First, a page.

DID YOU KNOW?

    Generally, a 1/16 scale RC car handles dirt and trails well, while a 1/10 scale RC car is better on lawns or wet grass. Choose your car by what terrain you'll be driving it on.

    DID YOU KNOW?

    An RC car is 1/10 or 1/16 the size of a regular vehicle. As such, a small twig in an RC car’s path is the equivalent of a large tree branch in the path of a full-sized automobile.

    DID YOU KNOW?

    Many RC cars nowadays come with remotes that can be used on other cars. This can be helpful if you build or buy a new RC car but are used to your older remote.

    Durability

    Whenever you take your RC car out for a spin, you run the risk of a devastating crash. There’s no way around it: toys break sometimes. Most people want to buy the most durable RC car possible in order to minimize this chance.

    The key to buying a hearty car is finding one with a sturdy chassis and durable body. Follow these tips.

    • Avoid RC cars with unnecessary plastic add-ons that contribute nothing. Having a spoiler may look cool, but does it actually help the car in any way?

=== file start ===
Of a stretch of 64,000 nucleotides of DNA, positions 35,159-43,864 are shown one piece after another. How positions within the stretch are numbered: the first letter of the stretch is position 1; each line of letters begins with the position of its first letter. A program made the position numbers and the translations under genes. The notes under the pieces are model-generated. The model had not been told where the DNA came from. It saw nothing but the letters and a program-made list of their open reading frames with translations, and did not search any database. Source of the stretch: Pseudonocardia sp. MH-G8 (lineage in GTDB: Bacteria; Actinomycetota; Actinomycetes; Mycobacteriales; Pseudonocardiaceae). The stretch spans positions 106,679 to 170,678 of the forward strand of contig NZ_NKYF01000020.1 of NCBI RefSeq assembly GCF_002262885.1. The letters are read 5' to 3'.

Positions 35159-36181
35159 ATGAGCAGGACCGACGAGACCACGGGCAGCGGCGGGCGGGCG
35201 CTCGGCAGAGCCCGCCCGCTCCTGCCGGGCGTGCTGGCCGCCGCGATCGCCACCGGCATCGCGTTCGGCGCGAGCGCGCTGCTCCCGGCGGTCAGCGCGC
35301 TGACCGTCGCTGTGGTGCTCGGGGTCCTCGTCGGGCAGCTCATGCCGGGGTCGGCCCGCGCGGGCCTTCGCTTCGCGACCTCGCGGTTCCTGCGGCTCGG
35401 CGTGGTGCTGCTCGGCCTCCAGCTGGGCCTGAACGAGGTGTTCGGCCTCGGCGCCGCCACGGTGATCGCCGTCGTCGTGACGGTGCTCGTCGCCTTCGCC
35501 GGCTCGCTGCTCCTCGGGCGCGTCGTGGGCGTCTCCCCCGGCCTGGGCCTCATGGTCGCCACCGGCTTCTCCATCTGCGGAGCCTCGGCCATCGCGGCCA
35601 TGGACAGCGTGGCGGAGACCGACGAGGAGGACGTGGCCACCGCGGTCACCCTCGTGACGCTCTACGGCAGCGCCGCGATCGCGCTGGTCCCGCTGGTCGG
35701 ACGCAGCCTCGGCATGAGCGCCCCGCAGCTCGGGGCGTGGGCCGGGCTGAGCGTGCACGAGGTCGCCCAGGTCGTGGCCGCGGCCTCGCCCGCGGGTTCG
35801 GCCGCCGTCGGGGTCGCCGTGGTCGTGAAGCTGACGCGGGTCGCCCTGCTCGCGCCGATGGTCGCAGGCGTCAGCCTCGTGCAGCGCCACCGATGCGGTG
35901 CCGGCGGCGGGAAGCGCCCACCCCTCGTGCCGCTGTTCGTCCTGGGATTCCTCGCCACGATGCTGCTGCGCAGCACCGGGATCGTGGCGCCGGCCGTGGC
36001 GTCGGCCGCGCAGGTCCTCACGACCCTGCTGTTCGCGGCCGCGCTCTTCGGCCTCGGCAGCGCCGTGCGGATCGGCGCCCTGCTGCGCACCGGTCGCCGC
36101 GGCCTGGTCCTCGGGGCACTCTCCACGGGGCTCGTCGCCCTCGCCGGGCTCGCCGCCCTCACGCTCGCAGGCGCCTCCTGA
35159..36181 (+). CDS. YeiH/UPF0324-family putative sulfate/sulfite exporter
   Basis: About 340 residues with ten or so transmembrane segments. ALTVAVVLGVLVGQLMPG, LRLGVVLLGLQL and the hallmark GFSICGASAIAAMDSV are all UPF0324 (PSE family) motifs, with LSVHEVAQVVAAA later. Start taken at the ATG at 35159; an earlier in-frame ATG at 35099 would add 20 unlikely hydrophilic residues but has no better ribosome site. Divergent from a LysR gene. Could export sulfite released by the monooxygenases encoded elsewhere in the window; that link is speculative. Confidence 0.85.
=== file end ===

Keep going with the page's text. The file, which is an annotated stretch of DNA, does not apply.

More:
• The best RC car bodies are usually self-contained and wrap to the frame. They may still suffer from scraped paint and perhaps a dent or two, but they won’t look “wrecked” from wear and tear.

    The “look” of an RC car is an aesthetic and personal choice that ultimately matters only to the owner of the car. If you’re buying this as a gift, keep the recipient’s color preferences in mind. Fortunately, many RC cars come in a variety of color schemes.

    RC car prices

    When it comes to the price of an RC car, there really is no standard “middle ground” where everything you want will be covered at an adequate price. Either you shell out over $200 for a top-of-the-line vehicle, or you aim for a lower price and settle for a car that does the trick “to a certain degree.” You’re not getting cheated, per se; it’s simply a matter of getting what you pay for.